The myth of public education spending cuts in Alberta

Spending way up but student performance down

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EDMONTON, CALGARY OUT

By Deani Van Pelt
and Jason Clemens
The Fraser Institute

VANCOUVER, BC, Feb 16, 2015/ Troy Media/ – It’s budget season in Edmonton but Premier Jim Prentice has already announced a 5 per cent across-the-board reduction in program spending to help deal with an expected $7 billion-plus deficit.

Of course, those who benefit from the status quo will vigorously oppose any spending reductions. However, understanding where the province has been, and how it arrived at its current precarious financial position, is critical to getting the future right.

Public education spending important

Spending on K-12 education, the second largest envelope of spending in Alberta, can rightly been seen as an important investment for the next generation. It provides the building blocks for a prosperous and opportunities-oriented society.

There are, however, two prominent myths related to education spending that cloud both the past and future.

public education
Alberta students’ performance in decline

The first myth is that Alberta students have suffered from spending cuts in education. According to Statistics Canada data, between 2001-02 and 2011-12, the most recent years available, spending on public schools in Alberta increased from $4.1 billion to $7.8 billion – an increase of 92.4 per cent. When price changes (inflation) are considered, the increase is 48 per cent. No other province increased education spending on public schools as much as Alberta during this period.

Total spending on education, however, does not account for changes in student enrollment, and is therefore an incomplete way of thinking about education spending. After all, if a jurisdiction increases education spending, but simultaneously experiences a larger proportional increase in the student population, it can actually be cutting per student spending. Alternatively, a jurisdiction with a declining enrollment could actually reduce total education spending but still increase per student spending. A recent study calculated the per student levels of education spending over the last decade.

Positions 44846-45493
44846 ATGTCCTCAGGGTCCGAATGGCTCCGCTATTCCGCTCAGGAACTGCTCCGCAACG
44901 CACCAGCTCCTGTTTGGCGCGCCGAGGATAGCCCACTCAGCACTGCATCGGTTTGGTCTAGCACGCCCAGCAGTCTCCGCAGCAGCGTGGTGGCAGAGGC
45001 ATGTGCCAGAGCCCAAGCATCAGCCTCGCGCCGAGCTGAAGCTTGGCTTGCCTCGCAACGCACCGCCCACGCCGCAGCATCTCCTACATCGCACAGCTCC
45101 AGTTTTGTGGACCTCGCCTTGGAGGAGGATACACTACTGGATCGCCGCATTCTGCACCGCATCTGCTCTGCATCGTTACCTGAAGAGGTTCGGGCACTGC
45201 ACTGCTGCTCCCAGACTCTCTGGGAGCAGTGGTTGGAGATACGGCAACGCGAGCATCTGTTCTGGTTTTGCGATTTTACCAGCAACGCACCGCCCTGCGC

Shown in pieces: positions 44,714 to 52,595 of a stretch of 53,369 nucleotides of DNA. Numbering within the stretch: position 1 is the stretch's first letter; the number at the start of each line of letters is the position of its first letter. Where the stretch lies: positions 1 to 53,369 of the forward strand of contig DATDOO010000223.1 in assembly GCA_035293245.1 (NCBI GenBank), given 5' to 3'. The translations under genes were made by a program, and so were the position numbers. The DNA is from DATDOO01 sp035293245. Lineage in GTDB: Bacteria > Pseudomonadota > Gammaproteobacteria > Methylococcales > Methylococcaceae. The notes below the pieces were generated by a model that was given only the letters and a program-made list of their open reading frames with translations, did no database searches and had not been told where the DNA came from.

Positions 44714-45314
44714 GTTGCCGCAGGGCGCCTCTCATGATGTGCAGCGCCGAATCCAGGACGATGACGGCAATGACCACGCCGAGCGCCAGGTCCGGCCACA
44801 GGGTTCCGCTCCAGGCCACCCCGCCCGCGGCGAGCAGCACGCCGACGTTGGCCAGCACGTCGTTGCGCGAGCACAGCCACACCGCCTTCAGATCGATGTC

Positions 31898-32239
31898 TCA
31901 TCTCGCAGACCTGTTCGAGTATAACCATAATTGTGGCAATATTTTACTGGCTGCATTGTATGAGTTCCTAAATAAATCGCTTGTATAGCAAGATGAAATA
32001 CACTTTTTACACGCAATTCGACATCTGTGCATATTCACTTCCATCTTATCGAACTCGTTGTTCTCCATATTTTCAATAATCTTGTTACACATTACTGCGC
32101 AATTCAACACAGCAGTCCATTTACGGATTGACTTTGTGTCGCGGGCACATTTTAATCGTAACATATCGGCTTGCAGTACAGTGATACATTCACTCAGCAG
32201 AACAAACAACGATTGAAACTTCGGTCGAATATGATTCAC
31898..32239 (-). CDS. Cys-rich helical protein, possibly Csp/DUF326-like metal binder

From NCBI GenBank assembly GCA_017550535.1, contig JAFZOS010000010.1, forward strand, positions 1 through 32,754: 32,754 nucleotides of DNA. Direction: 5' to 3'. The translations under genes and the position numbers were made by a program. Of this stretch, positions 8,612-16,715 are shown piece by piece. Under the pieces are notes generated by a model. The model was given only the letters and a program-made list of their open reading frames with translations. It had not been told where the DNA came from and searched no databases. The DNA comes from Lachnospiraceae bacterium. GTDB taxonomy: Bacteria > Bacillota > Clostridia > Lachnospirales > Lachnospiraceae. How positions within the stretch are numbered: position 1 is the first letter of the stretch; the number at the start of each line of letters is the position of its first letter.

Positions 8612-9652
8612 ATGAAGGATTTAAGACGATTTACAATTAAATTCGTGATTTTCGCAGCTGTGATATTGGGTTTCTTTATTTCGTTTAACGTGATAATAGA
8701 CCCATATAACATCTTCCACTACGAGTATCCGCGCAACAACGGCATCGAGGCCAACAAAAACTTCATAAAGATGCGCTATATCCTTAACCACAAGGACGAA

Alberta was the only province to experience an increase in public school enrolment over the period 2001-02 to 2011-12 – from 548,100 to 577,800 students, a 5.4 per cent increase.

Meanwhile, Alberta per student spending increased 82.5 per cent – from $7,396 to $13,497 per student, the highest per student spending in the country in 2011-12.

The second myth: that there’s a consistent relationship between education spending and education results. In this simple world, all you have to do to improve education is spend more on it. It’s a simplistic way to think about inputs and outputs, and it’s quite incorrect.

In reality, increased spending is not necessarily associated with increases in achievement. Performance scores collected by the OECD’s Programme for Student Assessment (PISA), for example, show a worrying decline in performance from 2000 to 2012 for Alberta students. Average scores declined in math from 547 to 517, in reading from 550 to 529, and in science from 546 to 539.

Key to better public education spending is about spending wisely

Indeed, a growing body of research demonstrates that it’s far more important to focus on how money is spent rather than worrying about the total amount spent. The key to better education isn’t spending more – it’s spending wisely.

As Alberta prepares to deliver its budget, and concerned parents and citizens brace themselves for what will be a difficult budget, it’s important to note that, contrary to the rhetoric, spending on public education in Alberta has increased dramatically over the last decade and that increased spending hasn’t translated into better education results. The focus should be on reform – how we spend on education, and how we deliver that education to students. Not on simply worrying about increasing the amount we spend.

Deani Van Pelt is Director of the Barbara Mitchell Centre for Improvement in Education. Jason Clemens is Executive Vice President at the Fraser Institute.

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